Anti-hyperlipidemic effects of Caralluma edulis (Asclepiadaceae) and Verbena officinalis (Verbenaceae) whole plants against high-fat diet-induced hyperlipidemia in mice

  • Aqsa Ashfaq
  • Arif-ullah Khan
  • Amber Mahmood Minhas
  • Tahir Aqeel
  • Asaad M. Assiri
  • Ishfaq A. Bukhari
Keywords: Caralluma edulis, Verbena officinalis, Anti-hyperlipidemia, Hepatocellular necrosis


Purpose: To investigate the anti-hyperlipidemic effect of Caralluma edulis and  Verbena officinalis.
Methods: Phytochemical analysis of crude extracts of Caralluma edulis (Ce.Cr) and Verbena officinalis (Vo.Cr) were carried out. Hyperlipidemia was induced in mice with high-fat diet (HFD, 1.25 % w/w cholesterol, 0.5 % w/w cholic acid and 10 % v/w coconut oil). All the groups, except the saline-treated group, were fed on HFD for 4 weeks (lead-in period) to induce hyperlipidemia. Thereafter, the groups were treated with varying doses of the plant extract for 2 weeks (treatment period) as well as atorvastatin (10 mg/kg) reference standard. Body weight was measured fortnightly for all groups. Total cholesterol (TC), triglyceride (TGs) and low density lipoprotein (LDL) were assayed using Merck diagnostic kits. For histopathological analysis, liver slices were fixed in 10 % formalin and embedded in paraffin wax and was examined with the aid of hematoxylin and eosin staining (H & E).
Results: Caralluma edulis (Ce.Cr) contains saponins, alkaloids, tannins, phenol, glycosides, terpenoids and flavonoids while Verbena officinalis (Vo.Cr) tested  positive for the presence of alkaloids, carbohydrates, flavonoids, saponins and tannins. HFD increased total cholesterol (TC), triglyceride (TGs), low density  lipoprotein (LDL) and very low density lipoprotein (VLDL) compared to regulator diet (p < 0.001). Treatment of the animals with Ce.Cr and Vo.Cr dose-dependently (500 - 1000 mg/kg) reduced serum TC, TGs, LDL and VLDL (p < 0.05, p < 0.01, p < 0.001, vs. HFD group) and raised high density lipoprotein (HDL) (p < 0.01, vs. HFD group), similar to that observed with atorvastatin (10 mg/kg). The  anti-hyperlipidemic effects of Ce.Cr and Vo.Cr were also confirmed via liver  histopathology results, showing improved structure with no hepatocellular necrosis and fat accumulation.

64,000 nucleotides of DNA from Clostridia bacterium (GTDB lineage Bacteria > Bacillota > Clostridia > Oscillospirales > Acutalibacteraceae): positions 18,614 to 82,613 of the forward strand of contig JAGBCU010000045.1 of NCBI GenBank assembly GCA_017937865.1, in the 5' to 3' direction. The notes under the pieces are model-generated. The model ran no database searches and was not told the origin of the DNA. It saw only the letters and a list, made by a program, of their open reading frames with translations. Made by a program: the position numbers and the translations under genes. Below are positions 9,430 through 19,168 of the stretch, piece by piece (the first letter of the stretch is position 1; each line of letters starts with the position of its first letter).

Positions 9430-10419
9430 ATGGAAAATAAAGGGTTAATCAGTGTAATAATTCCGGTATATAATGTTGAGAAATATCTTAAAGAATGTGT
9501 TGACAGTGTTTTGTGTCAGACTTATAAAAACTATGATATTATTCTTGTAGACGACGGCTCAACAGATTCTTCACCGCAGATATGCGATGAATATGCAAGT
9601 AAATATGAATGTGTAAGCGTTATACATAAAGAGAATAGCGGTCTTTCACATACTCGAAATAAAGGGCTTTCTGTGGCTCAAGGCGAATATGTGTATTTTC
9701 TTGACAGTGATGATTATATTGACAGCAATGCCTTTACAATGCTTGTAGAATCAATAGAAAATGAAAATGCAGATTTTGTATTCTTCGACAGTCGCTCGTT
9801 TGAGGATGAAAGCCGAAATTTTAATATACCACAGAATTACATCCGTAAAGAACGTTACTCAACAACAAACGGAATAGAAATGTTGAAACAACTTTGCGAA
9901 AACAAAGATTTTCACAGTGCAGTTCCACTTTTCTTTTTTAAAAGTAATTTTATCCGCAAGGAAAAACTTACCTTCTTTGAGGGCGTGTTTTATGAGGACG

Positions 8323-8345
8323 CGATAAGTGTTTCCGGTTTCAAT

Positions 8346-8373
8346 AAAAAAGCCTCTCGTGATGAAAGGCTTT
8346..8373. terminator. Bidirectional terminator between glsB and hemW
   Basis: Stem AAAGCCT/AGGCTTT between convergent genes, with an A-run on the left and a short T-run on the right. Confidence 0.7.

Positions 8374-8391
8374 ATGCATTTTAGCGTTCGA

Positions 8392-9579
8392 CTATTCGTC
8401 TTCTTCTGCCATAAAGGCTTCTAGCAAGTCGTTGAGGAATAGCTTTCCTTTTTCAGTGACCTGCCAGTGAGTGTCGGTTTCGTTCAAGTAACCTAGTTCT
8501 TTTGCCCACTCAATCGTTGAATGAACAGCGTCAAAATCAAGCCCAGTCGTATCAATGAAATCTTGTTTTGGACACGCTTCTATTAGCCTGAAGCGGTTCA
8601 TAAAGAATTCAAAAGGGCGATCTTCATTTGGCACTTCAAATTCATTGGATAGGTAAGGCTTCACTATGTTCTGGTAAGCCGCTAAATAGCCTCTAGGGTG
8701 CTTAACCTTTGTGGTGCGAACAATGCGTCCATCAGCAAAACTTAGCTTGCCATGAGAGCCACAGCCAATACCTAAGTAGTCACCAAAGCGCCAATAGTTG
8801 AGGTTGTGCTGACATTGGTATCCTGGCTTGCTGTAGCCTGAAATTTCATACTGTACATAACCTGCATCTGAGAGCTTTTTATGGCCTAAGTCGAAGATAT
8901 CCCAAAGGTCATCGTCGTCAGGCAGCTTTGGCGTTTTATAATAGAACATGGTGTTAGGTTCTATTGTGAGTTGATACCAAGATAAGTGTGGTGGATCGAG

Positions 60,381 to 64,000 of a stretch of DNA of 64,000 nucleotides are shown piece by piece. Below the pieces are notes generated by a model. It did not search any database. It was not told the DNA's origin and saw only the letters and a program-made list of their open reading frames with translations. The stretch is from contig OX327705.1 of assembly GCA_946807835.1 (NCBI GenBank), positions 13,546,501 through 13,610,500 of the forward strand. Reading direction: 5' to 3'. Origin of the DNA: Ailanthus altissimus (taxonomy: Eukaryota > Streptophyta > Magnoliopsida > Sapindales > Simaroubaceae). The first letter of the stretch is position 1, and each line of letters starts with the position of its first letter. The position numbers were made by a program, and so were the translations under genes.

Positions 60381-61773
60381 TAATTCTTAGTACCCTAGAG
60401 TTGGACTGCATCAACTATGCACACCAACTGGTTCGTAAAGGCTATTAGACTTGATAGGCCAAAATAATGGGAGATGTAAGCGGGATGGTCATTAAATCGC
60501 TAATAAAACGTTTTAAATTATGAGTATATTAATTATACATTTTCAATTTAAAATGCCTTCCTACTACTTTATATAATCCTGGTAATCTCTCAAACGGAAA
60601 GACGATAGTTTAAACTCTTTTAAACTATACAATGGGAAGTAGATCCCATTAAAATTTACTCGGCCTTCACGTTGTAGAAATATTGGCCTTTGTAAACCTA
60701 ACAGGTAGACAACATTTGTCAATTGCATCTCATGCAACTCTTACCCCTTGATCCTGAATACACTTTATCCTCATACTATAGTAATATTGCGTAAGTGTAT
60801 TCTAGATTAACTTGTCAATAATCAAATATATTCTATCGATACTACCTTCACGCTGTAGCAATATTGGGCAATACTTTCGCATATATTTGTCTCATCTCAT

Conclusion: These results indicate that Caralluma edulis and Verbena officinalis  exhibit antihyperlipidemic effect; thus, the plants have therapeutic potentials for the management of lipid disorders.

Keywords: Caralluma edulis, Verbena officinalis, Anti-hyperlipidemia,   Hepatocellular necrosis


Journal Identifiers

eISSN: 1596-9827
print ISSN: 1596-5996